Scenically, a profile theatre is most like an arena stage; some staging as background is possible at ends, which are essentially sides. A non-theatrical form of the profile stage is a basketball arena, if no-one is seated behind the hoops.

Sports Arenas:
Sports arenas often serve as venues for Music Concerts. In form they resemble very large arena stage (more accurately the arena stage resembles a sports arena), but with a retangular floorplan. When used for concert, a temporary stage area often is set up as an end stage at one end of the floor, and the rest of the floor and the stands become the audience. Arenas have their own terminology; see below.

 


Performance Skills

There are five ‘indicators’ (or skills) that you use whilst acting on stage.

 

1.           Movement – Soft, gentle, heavy, light, quick slow.  Hunched, upright, limping, energetic…

2.           Gesture – Signals with your hands / arms to show feelings.  You may have something your character always does, e.g. wrings their hands to show tension.

3.           Facial expressions – Wide eyed, narrow eyed, raised eyebrows, troubled (permanent frown / down-turned mouth).

4.           Eye contact – Staring, glaring, fleeting.  You may decide that your character always avoids eye contact with others to show they are uncomfortable.

5.           Voice – Pitch (high and squeaky, low and soft etc.).  Volume (loud / soft etc.).  You could decide that your character always shouts or whispers.  Tone (angry, pleasant, nervous).  Speech impediments like stutters or lisps can be useful if you are trying to achieve a highly nervous or comic character.


William Shakespeare (c. 1564–1616)

William Shakespeare, also known as the "Bard of Avon," is often called England's national poet and considered the greatest dramatist of all time. Shakespeare's works are known throughout the world, but his personal life is shrouded in mystery.

Who Was William Shakespeare?

William Shakespeare (baptized on April 26, 1564 to April 23, 1616) was an English playwright, actor and poet also known as the “Bard of Avon” and often called England’s national poet. Born in Stratford-upon-Avon, England, he was an important member of the Lord Chamberlain’s Men company of theatrical players from roughly 1594 onward. Written records give little indication of the way in which Shakespeare’s professional life molded his artistry. All that can be deduced is that, in his 20 years as a playwright, Shakespeare wrote plays that capture the complete range of human emotion and conflict.

 

Known throughout the world, the works of William Shakespeare have been performed in countless hamlets, villages, cities and metropolises for more than 400 years. And yet, the personal history of William Shakespeare is somewhat a mystery. There are two primary sources that provide historians with a basic outline of his life. One source is his work — the plays, poems and sonnets — and the other is official documentation such as church and court records. However, these only provide brief sketches of specific events in his life and provide little on the person who experienced those events.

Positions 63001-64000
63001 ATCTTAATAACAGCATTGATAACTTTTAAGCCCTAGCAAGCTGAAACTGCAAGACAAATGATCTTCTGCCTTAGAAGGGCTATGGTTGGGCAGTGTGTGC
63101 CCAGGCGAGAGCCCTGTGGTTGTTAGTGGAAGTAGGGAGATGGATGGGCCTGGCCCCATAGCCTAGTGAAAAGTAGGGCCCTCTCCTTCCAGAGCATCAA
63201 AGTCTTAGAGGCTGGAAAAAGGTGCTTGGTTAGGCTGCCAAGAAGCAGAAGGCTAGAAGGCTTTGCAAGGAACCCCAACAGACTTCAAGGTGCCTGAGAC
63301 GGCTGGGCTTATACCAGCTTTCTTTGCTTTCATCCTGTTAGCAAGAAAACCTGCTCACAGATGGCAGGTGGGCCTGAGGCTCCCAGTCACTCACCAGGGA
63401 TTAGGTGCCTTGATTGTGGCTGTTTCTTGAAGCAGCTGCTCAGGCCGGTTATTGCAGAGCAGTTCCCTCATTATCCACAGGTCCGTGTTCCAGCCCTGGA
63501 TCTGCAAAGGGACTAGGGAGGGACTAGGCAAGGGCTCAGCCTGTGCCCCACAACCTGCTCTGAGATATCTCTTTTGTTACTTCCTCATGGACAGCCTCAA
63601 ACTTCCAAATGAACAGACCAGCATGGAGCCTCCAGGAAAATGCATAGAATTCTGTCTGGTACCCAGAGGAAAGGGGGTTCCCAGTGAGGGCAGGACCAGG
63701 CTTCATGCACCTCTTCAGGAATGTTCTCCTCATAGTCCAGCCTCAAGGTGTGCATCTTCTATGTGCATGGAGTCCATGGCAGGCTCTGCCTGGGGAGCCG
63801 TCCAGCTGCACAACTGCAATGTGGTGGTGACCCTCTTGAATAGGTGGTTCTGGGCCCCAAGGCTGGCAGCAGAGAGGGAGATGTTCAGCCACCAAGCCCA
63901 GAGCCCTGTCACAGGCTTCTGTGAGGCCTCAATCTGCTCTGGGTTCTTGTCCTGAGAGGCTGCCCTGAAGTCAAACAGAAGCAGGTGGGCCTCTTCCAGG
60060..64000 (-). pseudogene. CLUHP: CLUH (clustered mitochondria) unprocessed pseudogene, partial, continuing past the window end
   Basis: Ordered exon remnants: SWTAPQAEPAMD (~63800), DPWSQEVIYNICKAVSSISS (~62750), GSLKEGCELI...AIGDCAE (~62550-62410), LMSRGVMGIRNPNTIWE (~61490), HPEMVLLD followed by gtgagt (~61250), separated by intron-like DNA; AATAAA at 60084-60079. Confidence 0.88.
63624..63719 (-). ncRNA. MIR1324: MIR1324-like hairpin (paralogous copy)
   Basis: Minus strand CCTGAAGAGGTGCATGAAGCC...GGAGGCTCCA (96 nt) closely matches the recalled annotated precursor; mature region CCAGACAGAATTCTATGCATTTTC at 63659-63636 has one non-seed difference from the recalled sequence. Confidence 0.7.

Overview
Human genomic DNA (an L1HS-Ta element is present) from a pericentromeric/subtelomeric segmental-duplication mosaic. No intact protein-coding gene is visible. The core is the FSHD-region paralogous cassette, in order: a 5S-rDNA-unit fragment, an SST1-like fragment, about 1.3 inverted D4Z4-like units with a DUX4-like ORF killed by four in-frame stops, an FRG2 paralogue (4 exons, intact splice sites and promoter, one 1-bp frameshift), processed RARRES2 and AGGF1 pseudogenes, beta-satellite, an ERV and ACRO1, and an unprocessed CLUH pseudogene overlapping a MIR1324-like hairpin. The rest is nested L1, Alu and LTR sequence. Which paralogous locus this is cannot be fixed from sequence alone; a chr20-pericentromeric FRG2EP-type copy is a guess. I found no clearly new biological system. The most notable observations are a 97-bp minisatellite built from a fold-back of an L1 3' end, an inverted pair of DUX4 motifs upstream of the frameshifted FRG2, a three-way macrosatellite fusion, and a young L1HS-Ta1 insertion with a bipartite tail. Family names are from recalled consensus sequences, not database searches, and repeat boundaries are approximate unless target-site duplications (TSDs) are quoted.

When and Where Was William Shakespeare Born?

Though no birth records exist, church records indicate that a William Shakespeare was baptized at Holy Trinity Church in Stratford-upon-Avon on April 26, 1564. From this, it is believed he was born on or near April 23, 1564, and this is the date scholars acknowledge as William Shakespeare's birthday. Located 103 miles west of London, during Shakespeare's time Stratford-upon-Avon was a market town bisected with a country road and the River Avon.

Family

William was the third child of John Shakespeare, a leather merchant, and Mary Arden, a local landed heiress. William had two older sisters, Joan and Judith, and three younger brothers, Gilbert, Richard and Edmund. Before William's birth, his father became a successful merchant and held official positions as alderman and bailiff, an office resembling a mayor. However, records indicate John's fortunes declined sometime in the late 1570s.

Childhood and Education

Scant records exist of William's childhood, and virtually none regarding his education. Scholars have surmised that he most likely attended the King's New School, in Stratford, which taught reading, writing and the classics. Being a public official's child, William would have undoubtedly qualified for free tuition. But this uncertainty regarding his education has led some to raise questions about the authorship of his work and even about whether or not William Shakespeare ever existed.

William Shakespeare’s Wife and Kids

William Shakespeare married Anne Hathaway on November 28, 1582, in Worcester, in Canterbury Province. Hathaway was from Shottery, a small village a mile west of Stratford. William was 18 and Anne was 26, and, as it turns out, pregnant. Their first child, a daughter they named Susanna, was born on May 26, 1583. Two years later, on February 2, 1585, twins Hamnet and Judith were born. Hamnet later died of unknown causes at age 11.

William Shakespeare the Actor and Playwright

By 1592, there is evidence William Shakespeare earned a living as an actor and a playwright in London and possibly had several plays produced. The September 20, 1592 edition of the Stationers' Register (a guild publication) includes an article by London playwright Robert Greene that takes a few jabs at William Shakespeare: "...There is an upstart Crow, beautified with our feathers, that with his Tiger's heart wrapped in a Player's hide, supposes he is as well able to bombast out a blank verse as the best of you: and being an absolute Johannes factotum, is in his own conceit the only Shake-scene in a country," Greene wrote of Shakespeare.